The U.S. Attorney General’s office is seeking to more than double the fines Bank of America faces for fraudulent mortgages that helped lead to the financial crisis.
The federal government is asking for $2.1 billion in damages, the total amount it says Bank of America’s Countrywide unit received for its defective loans from Fannie Mae and Freddie Mac in 2007 and 2008. The new number is a substantial increase from the $863 million plaintiffs had sought, representing the amount they say Fannie and Freddie lost from the loans in 2007 and 2008.
A jury has already found Bank of America, which subsequently bought Countrywide, liable. After that decision, the judge setting the penalty asked the parties for Countrywide’s gains rather than the Fannie and Freddie’s losses.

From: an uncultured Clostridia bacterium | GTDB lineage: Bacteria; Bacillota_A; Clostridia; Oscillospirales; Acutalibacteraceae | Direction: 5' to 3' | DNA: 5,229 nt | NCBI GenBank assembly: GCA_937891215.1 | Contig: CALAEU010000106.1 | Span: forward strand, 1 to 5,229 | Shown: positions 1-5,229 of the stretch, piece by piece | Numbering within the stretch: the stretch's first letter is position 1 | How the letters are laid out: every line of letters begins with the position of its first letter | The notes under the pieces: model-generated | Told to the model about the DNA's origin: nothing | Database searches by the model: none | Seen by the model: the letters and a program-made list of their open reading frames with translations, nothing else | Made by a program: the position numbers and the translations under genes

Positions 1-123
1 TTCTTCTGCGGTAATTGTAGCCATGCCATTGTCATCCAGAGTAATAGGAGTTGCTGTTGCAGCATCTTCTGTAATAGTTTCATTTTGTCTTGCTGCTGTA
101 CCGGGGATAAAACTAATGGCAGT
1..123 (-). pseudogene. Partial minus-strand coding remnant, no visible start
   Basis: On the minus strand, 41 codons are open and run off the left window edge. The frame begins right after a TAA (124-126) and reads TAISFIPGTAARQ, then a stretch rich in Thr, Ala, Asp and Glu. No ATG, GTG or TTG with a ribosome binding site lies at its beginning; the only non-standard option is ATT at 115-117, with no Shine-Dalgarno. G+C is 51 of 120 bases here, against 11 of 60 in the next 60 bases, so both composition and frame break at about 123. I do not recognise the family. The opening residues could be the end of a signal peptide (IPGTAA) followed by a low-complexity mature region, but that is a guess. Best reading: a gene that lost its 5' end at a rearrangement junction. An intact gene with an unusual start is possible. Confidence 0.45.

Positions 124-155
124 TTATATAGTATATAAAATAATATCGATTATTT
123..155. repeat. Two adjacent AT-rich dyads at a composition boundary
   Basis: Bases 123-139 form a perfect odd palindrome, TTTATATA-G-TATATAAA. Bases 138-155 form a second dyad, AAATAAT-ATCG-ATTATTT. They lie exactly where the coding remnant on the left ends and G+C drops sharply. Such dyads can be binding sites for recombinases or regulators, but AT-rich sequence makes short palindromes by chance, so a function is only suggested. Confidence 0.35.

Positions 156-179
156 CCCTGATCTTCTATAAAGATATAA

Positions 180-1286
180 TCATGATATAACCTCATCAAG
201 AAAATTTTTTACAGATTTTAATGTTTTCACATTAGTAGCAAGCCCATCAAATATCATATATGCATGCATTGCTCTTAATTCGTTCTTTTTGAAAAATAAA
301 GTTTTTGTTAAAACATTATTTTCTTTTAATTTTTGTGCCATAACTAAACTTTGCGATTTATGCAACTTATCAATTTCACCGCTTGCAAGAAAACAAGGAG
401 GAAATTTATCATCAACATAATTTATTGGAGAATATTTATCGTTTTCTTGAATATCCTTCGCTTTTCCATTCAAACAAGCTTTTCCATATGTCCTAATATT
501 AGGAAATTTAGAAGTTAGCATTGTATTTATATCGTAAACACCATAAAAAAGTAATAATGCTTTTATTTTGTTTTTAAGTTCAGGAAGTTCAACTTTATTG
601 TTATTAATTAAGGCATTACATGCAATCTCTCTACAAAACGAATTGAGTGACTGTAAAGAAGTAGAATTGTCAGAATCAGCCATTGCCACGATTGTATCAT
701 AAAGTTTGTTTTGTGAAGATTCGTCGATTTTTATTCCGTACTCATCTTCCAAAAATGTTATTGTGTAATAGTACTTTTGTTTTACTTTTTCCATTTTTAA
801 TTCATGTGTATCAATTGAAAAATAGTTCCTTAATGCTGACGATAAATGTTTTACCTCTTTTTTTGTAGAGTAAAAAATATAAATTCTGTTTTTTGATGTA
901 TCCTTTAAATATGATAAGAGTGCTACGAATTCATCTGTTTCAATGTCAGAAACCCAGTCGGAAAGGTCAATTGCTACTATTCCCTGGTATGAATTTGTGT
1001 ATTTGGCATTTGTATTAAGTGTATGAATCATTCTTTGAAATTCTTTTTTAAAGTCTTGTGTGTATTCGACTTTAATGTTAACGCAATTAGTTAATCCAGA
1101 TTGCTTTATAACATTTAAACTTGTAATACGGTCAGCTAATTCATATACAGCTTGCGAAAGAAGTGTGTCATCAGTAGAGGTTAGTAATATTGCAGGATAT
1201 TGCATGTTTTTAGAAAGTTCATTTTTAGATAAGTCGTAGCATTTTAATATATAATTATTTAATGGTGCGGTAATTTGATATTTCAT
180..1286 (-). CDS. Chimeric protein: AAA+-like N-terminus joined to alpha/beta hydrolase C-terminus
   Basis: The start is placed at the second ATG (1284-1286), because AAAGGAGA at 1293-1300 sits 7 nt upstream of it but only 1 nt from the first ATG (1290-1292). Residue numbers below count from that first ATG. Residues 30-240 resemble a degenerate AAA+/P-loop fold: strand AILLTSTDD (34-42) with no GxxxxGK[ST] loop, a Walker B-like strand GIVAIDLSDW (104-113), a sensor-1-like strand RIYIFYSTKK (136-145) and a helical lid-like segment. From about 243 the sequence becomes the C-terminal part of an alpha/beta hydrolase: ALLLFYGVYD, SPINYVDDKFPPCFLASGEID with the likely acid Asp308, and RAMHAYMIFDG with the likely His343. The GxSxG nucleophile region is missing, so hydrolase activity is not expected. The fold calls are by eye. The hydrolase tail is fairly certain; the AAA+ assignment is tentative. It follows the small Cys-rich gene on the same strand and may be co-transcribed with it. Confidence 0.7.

Morningstar financial analyst Jim Sinegal points out that Bank of America is worth $180 billion. He says the bank has so much in reserve for litigation, another billion dollars in fees "in perspective, is not that much."
But, Sinegal says the filing is concerning for reasons other than cost.
"It shows that the bank’s legal problems aren’t over yet. We’ve been waiting for them to end for awhile," he says. "And I think there are cultural implications."
Bank of America bought Countrywide in 2008, inherited the legal trouble caused by its bad mortgages, and, Sinegal says, the staff that created them.
In response to the new filing, Bank of America released the following statement:
“This claim bears no relation to the limited Countrywide program that lasted several months and ended before Bank of America’s acquisition of the company. We will present the relevant facts in a detailed response soon.”
The bank’s deadline to respond in court is February 26th.